Steel and aluminum tariffs were initiated today by U.S. President Donald Trump as he signed a presidential proclamation while surrounded by workers from the two industries at the White House today. (Leah Mills/Reuters)

Steel tariffs: Canada exempt for now

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Steel tariffs of 25 per cent on “foreign steel” were announced by American President Donald Trump this afternoon.

“Our industries have been targeted for years and years by unfair foreign trading practices” 

Aluminium imports into the United States will also be subject to a tariff, at the rate of 10 per cent.

Scrap aluminum to be reprocessed into aluminium slabs is shown at a factory in Brampton, Ontario. Canada supplies almost half of all the aluminium that the U.S. consumes each year. (Norm Betts/Bloomberg/CBC)

Canada, which sells about 90 per cent of the steel produced in this country to the United States, is exempt for now.

Trump said that while the North American Free Trade Agreement (NAFTA) is being re-negotiated, Canada and Mexico will be exempt.

If, however, the negotiations do not go in the direction the U.S. president wants, then the NAFTA will be “torn up” and steel and aluminum tariffs will be imposed.

$15 billion of the two metals combined were exported to the U.S. last year.

In the event of a breakdown over NAFTA, these tariffs would likely bring swift retaliatory tariffs on U.S. goods imported into Canada.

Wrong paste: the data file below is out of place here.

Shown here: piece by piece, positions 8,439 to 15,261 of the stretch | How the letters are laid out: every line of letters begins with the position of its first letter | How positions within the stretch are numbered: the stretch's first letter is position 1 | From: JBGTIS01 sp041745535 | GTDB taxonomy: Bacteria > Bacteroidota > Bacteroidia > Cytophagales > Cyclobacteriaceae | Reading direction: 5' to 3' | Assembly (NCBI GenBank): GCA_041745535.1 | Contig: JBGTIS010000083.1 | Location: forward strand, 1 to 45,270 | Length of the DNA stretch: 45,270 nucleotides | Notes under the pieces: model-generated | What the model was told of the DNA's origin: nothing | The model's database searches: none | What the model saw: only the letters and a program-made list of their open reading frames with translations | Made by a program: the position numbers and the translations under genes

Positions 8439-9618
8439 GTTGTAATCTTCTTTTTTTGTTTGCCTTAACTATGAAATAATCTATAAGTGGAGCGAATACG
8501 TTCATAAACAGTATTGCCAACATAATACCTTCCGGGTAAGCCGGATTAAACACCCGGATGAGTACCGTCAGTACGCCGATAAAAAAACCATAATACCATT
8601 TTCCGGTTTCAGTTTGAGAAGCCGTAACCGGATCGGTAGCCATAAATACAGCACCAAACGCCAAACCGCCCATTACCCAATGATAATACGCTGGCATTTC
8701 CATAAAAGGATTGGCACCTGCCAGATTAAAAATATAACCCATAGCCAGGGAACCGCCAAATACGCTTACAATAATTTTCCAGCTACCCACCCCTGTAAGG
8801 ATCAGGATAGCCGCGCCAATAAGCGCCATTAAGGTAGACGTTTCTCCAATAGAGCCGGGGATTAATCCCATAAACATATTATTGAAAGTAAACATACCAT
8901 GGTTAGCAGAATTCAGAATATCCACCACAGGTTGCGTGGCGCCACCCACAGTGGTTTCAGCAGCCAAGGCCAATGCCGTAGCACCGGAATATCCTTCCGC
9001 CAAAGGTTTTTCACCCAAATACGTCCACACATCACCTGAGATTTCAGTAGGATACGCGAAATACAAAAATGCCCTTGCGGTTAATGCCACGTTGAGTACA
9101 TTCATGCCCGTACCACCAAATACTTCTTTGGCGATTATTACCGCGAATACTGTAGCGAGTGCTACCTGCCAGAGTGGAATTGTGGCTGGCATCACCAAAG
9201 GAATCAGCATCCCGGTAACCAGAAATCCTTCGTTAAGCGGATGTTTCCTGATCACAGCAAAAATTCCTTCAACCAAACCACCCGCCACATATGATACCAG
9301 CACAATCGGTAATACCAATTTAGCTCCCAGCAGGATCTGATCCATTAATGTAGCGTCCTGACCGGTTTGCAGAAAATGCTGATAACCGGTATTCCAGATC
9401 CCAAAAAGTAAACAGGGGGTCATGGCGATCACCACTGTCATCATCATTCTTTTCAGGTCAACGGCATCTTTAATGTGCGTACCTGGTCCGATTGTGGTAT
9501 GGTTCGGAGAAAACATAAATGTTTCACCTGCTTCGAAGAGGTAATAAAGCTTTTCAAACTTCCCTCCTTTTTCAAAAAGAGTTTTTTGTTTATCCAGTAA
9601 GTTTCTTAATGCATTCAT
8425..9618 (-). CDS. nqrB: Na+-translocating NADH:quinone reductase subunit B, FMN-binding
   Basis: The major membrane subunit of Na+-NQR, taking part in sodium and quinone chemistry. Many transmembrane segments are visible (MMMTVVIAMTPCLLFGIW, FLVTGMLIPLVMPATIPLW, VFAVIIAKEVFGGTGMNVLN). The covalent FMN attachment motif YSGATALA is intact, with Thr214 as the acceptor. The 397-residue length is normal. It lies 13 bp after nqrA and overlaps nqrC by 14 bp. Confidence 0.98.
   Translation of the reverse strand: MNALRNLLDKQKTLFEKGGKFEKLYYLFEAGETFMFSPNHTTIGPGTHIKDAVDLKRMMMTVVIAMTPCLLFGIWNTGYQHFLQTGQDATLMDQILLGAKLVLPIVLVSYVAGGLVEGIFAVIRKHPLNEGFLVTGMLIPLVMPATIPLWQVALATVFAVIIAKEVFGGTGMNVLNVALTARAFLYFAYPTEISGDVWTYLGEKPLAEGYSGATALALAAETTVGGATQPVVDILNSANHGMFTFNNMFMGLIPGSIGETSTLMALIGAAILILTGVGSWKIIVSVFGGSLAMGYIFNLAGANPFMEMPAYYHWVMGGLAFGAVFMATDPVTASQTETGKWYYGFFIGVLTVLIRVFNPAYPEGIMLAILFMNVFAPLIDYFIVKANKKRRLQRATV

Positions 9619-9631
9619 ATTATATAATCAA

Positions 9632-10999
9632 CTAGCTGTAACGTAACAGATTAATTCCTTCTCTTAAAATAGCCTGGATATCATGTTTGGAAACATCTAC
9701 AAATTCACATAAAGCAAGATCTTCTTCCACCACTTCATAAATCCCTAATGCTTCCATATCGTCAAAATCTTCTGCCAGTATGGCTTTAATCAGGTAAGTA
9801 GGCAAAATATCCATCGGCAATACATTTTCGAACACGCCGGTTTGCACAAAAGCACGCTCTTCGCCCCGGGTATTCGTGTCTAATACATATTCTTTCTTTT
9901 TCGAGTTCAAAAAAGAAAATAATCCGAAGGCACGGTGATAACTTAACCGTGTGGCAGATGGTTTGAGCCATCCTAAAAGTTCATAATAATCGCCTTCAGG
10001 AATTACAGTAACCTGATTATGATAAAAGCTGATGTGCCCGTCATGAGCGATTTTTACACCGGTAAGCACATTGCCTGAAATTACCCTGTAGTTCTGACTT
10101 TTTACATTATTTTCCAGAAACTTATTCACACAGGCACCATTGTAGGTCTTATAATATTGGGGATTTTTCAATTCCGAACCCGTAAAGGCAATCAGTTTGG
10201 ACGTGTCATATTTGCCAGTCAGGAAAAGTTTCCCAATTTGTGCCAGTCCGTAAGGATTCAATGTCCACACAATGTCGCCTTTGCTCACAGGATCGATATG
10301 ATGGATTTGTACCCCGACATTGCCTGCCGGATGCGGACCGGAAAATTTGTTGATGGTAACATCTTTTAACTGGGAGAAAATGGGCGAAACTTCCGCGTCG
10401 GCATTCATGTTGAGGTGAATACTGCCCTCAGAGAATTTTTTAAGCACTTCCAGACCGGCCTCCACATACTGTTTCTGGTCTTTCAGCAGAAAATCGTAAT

“Our industries have been targeted for years and years by unfair foreign trading practices,” Trump said at the televised signing ceremony, “And that’s going to stop.”

Mark Warner, trade lawyer and principal at MAAW Law in Toronto, referred to the temporary exemption as “a minor victory”.

“This is on balance a good thing today,” he said in an interview this afternoon with CBC News Network.

“We didn’t get caught up in the application of this thing,” but it will likely loom large in the background of NAFTA discussions.

And Warner questioned whether tariffs will resurrect the U.S. steel industry the way Trump is boasting they will.

“We’ll see how far this really goes,” he said. “When you take Canada and Mexico out of the equation, you’re taking an awful lot of American steel imports out …. Realistically, is that enough left over there to really ramp up American production in a significant way? Probably not.”

(With files from CBC, Bloomberg and Reuters)

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Posted in Economy, International, Politics

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